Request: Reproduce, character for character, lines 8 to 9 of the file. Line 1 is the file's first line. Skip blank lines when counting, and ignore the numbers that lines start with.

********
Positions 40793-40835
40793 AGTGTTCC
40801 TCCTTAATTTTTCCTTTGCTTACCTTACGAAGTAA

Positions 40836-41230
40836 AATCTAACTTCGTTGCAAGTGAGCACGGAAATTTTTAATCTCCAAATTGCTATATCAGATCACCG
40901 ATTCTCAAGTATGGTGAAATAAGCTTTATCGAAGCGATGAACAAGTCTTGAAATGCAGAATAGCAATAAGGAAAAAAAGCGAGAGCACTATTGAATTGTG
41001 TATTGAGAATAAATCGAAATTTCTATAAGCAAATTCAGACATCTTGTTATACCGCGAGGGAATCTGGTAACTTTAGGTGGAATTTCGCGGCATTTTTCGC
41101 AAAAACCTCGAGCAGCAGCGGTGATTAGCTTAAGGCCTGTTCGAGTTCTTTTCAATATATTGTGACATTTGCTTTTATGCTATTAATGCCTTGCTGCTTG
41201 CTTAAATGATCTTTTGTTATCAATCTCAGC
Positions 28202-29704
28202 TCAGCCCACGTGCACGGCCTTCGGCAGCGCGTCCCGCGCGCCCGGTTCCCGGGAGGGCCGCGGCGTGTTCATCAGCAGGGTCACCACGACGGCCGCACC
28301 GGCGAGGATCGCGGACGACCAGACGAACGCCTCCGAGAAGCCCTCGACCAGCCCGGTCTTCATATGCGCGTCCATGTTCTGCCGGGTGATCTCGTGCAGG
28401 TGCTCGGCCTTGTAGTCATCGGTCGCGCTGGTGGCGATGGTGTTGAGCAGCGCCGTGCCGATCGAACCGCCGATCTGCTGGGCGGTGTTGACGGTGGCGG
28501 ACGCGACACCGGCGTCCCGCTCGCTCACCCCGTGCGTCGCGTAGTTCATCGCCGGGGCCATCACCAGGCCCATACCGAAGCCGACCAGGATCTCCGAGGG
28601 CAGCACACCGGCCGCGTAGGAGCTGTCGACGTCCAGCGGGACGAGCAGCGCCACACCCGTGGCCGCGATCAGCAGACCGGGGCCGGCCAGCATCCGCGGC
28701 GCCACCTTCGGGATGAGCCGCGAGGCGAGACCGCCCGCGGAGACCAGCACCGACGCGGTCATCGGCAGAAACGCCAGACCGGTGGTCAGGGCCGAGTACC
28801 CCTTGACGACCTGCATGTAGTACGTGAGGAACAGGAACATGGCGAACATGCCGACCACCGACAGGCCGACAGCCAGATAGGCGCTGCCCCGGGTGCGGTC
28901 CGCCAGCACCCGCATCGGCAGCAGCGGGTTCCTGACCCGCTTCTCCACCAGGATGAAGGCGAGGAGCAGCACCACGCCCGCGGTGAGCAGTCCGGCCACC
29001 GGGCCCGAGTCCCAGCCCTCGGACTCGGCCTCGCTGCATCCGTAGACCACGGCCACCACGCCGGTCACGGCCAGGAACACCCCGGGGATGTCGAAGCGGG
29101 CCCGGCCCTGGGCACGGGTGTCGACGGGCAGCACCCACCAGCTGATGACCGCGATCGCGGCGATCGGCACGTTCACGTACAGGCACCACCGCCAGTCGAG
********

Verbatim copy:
41101 AAAAACCTCGAGCAGCAGCGGTGATTAGCTTAAGGCCTGTTCGAGTTCTTTTCAATATATTGTGACATTTGCTTTTATGCTATTAATGCCTTGCTGCTTG
41201 CTTAAATGATCTTTTGTTATCAATCTCAGC